Last year, after its historic victory, the new Republican majority in the House of Representatives took a commendable step toward curbing congressional enthusiasm for enacting laws that reach beyond those powers prescribed in the Constitution.
Lovers of liberty rejoiced when the news arrived Monday that the Supreme Court had finally ruled that gun ownership is an individual fundamental liberty.
Continuing mandates that ever greater percentages of the new vehicles manufactured must be either hybrids and/or emissions free vehicles can only be considered what economists call the "the Triumph of Hope over Experience." This mindset is damaging to the auto industry and to the taxpayer.
While most analysts see Sonia Sotomayor’s nomination to the Supreme Court sailing smoothly ahead, beneath the waters lurk troubles not unlike those which faced another nominee (Lani Guinier) by the last Democratic President, Bill Clinton.
Congress has started in earnest its effort to enact President Obama’s promise for universal health care. Many in the mainstream media repeat the meme that this effort will finally ensure quality health care for all Americans, but the truth is that enactment will bring profound changes for the average insured person -- changes that will more likely lower the quality of coverage particularly for those individuals reliant on advanced medicines.
A recent ruling by a three judge panel of the U.S. 9th Circuit Court of Appeals allowing the ACLU’s lawsuit against “extraordinary rendition” to go forward was reckless and lawless.
For some Americans credit cards are a remarkably useful financial tool which improves their lives and those of their families. For others they are the equivalent of handing a bottle of bourbon to an alcoholic.
The tactics and legal skirting that Anna Nicole Smith’s legal team have employed could dramatically change how all families – billionaires to working class -- build and share wealth.
Many Americans are familiar with the admonition that they should beware of wolves in sheep's clothing. However, it is getting increasingly difficult to tell who the wolves are and who the sheep are.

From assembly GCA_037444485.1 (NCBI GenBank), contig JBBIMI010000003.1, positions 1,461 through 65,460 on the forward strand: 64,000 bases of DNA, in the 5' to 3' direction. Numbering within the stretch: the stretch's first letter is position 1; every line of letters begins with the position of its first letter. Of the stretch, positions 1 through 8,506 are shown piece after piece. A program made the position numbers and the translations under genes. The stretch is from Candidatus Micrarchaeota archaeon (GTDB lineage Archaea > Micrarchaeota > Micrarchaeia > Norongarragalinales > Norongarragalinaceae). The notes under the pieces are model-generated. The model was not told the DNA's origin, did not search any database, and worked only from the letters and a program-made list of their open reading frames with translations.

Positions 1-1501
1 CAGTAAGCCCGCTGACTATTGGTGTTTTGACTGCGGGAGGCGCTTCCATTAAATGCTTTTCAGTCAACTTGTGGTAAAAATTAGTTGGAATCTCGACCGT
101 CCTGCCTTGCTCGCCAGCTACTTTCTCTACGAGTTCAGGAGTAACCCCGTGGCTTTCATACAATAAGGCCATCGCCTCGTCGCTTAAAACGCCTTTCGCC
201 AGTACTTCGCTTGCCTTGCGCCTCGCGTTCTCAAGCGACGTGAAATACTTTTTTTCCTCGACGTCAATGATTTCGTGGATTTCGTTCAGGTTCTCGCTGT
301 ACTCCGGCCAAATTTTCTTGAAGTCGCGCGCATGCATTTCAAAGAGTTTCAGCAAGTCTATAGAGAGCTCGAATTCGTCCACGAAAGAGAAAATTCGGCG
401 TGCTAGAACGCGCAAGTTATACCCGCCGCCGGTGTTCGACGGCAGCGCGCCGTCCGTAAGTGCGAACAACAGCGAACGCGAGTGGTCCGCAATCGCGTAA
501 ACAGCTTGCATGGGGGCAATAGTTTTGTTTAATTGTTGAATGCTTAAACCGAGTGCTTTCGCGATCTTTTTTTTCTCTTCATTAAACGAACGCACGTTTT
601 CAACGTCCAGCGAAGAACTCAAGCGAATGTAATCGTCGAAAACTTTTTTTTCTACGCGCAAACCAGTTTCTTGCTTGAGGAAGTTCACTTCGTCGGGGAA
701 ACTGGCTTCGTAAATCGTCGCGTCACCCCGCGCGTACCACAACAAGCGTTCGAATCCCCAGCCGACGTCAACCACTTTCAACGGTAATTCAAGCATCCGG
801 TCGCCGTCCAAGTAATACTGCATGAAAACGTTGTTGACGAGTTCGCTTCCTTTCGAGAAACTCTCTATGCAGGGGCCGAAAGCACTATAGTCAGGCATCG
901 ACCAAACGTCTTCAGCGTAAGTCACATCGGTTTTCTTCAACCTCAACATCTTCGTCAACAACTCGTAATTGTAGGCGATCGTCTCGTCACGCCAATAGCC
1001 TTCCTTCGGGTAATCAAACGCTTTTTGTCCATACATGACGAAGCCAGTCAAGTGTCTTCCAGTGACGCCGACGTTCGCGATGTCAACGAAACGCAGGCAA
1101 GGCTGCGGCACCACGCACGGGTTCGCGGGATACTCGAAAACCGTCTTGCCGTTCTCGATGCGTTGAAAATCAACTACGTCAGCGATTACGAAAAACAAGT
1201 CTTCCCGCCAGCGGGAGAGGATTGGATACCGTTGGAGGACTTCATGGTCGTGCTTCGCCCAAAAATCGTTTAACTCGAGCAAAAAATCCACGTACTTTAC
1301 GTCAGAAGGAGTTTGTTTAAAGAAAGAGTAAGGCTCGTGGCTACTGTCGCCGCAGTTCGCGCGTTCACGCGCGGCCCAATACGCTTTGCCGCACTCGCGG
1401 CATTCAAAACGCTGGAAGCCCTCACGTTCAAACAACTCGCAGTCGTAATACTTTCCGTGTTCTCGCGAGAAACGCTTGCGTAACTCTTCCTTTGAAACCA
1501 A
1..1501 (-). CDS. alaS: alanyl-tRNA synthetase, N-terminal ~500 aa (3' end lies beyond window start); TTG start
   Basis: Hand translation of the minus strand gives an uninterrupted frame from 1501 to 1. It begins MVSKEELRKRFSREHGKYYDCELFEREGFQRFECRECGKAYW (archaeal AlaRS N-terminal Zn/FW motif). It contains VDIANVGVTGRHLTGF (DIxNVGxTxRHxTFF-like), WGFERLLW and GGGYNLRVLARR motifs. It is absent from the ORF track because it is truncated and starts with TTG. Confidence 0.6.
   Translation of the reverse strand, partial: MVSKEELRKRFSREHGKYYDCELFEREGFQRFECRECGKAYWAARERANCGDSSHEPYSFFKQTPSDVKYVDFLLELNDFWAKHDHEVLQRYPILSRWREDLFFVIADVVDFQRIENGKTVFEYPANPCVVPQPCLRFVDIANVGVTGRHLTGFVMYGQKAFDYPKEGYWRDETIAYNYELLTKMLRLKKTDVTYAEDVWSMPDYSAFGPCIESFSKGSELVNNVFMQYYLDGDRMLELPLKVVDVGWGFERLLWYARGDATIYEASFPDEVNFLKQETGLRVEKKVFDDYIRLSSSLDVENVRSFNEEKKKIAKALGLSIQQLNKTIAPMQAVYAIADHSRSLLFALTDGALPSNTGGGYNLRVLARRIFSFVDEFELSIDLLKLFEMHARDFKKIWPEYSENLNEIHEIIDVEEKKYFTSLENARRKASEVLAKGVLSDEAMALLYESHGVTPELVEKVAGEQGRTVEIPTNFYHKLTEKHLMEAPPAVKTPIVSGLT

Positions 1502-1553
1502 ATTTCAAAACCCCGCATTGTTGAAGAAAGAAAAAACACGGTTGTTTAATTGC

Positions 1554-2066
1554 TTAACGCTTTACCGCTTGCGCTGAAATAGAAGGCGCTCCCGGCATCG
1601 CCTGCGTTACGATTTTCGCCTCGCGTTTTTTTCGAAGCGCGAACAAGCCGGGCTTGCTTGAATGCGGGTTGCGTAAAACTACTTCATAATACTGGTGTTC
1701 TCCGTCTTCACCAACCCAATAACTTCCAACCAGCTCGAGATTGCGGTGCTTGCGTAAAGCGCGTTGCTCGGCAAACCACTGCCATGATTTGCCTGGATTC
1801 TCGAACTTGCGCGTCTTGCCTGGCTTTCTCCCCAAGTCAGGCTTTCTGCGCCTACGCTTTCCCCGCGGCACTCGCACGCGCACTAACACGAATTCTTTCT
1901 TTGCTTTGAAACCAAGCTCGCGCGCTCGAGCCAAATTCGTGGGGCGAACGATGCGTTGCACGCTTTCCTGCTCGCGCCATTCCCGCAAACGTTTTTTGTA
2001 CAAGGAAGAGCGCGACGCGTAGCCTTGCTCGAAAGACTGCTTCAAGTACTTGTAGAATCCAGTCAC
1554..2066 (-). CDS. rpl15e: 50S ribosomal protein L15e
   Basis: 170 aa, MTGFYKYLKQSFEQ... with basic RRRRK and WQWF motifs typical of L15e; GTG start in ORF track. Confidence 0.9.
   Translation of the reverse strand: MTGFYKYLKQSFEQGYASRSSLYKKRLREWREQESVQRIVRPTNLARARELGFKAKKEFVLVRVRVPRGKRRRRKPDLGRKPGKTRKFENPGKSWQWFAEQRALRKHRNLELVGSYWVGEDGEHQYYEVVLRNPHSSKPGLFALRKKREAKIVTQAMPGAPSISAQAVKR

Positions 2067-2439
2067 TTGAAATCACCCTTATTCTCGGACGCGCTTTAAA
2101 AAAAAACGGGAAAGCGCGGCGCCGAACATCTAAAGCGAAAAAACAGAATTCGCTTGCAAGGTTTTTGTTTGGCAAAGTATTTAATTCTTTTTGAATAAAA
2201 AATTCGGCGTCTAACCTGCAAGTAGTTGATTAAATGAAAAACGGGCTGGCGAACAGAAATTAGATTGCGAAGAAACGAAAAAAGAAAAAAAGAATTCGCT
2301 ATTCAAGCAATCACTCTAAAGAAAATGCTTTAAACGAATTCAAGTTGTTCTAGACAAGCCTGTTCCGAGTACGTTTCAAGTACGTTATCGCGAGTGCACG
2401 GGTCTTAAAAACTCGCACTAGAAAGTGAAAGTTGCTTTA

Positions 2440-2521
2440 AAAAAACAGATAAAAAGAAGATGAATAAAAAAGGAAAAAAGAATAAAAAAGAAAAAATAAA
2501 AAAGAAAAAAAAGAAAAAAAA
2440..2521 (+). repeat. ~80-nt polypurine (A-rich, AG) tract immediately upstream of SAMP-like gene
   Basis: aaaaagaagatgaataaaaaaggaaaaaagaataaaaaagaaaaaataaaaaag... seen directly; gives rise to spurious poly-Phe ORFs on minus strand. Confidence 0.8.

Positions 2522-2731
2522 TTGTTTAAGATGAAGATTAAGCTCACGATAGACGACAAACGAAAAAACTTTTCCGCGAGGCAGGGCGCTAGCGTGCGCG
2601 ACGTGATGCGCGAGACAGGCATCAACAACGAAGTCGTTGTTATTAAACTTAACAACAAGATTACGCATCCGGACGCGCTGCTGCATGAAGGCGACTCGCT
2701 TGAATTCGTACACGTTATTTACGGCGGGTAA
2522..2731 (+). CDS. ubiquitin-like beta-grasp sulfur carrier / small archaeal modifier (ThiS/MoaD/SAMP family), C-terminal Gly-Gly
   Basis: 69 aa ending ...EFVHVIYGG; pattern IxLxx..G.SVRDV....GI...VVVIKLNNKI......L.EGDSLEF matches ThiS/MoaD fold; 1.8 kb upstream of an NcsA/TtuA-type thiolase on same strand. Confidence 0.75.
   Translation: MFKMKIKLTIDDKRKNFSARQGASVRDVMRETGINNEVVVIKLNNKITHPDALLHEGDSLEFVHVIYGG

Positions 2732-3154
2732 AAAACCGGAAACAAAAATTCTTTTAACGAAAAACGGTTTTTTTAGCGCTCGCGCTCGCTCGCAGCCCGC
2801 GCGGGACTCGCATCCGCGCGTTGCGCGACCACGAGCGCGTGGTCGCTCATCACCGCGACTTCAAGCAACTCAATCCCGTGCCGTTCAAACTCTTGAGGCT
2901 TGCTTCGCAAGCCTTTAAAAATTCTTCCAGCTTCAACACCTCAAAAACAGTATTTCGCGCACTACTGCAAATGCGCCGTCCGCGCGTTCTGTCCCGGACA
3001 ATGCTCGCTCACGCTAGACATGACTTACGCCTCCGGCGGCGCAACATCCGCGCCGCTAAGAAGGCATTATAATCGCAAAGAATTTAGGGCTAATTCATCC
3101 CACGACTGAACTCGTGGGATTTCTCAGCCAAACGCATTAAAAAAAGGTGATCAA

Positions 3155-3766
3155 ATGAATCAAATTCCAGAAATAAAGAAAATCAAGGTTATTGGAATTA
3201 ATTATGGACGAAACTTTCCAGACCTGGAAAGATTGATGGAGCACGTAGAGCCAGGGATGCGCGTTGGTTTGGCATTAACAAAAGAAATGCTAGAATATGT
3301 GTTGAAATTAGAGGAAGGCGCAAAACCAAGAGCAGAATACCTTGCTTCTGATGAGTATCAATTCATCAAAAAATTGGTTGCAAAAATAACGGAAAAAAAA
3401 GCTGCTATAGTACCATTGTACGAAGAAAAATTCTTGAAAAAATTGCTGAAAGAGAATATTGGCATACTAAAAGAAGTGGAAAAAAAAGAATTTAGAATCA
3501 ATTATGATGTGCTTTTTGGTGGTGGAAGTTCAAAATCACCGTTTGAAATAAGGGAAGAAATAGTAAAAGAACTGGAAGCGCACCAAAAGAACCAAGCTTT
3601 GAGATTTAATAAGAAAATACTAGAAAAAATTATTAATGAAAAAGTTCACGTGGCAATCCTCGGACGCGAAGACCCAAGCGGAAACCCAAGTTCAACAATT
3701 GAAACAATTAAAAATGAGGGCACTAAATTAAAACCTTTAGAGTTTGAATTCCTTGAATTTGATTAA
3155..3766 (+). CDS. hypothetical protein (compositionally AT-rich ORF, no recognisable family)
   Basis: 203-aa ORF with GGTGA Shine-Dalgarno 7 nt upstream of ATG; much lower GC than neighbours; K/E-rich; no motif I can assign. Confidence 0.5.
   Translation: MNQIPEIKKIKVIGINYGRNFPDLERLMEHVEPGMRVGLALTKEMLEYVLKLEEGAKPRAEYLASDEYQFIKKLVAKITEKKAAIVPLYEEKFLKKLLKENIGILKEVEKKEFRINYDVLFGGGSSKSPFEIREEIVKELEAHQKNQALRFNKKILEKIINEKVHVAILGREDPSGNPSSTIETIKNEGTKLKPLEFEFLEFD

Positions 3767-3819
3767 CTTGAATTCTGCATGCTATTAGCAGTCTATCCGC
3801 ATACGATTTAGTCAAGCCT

President Bush’s announcement of the name of the person who would replace Attorney General Alberto Gonzales was eagerly anticipated by many in Washington. Gonzales, caricatured as inept and bumbling by critics of the President, had decided in August that he wouldn’t continue in his designated role as Washington’s whipping boy du jour.
The 9th Circuit Court of Appeals is proving itself once again to be a powerhouse among the circuits. And based on some of the cases that it will decide this year it might actually edge out the D.C. Circuit as the most influential circuit court in the nation.
Late last month the Center for the American Progress released a report entitled “the Structural Imbalance of Talk Radio.” The study purportedly provides a seriously analysis of the partisan programming that exists on talk radio and concludes that it is overwhelming right of center. Notwithstanding the pseudo-scientific nature of this report, it’s clearly more pseudo than science.
More and more it seems that celebrities and their families or close associates are unwilling to embrace basic notions of personal responsibility. Whether it’s the hangers on around the tragic life of Anna Nicole Smith or the family of train wreck Paris Hilton, more and more it appears that the families and friends of celebrities are nothing more than serial enablers.
As many in the media await the results of a DNA test to determine the real father of Anna Nicole Smith's infant daughter, Dannielynn, some reports have perpetuated a legal myth. Consider the Associated Press story that pronounced that "Anna Nicole Smith's 6-month-old daughter . . . could inherit millions after the former reality TV star's death last month." This is only partially right. Dannielynn has indeed had a DNA test. But there is little chance that this child will inherit millions.
Mid-term elections typically provide corrections not rejections. For much of the 20th century the party out of the White House gains seats in off year elections.
Ever the optimists, Democrats remain convinced that they are riding a wave to victory in November. If Tuesday's California special election results mean anything, then the wails and screams that ultimately come in the wake of any so-called November tsunami are more likely to come from the Capitol Hill offices of Nancy Pelosi and Rahm Emmanuel than they are from the Republican leadership.
Today it is vital that we adopt a policy that separates those aliens seeking permanent status from those only interested in temporary employment opportunities. Unfortunately, much of the present debate treats the groups as if they are one and the same. By failing to make this distinction, we risk going forward with an updated-but-incoherent program.
Senate Democrats should not join Russ Feingold's efforts to censure President Bush. He is charting a path that is ahistorical and extra-constitutional. In doing so, the senators risk establishing a precedent they would soon regret.
Among many important cases that the Supreme Court will be considering this spring is the Texas redistricting case, LULAC v. Perry.
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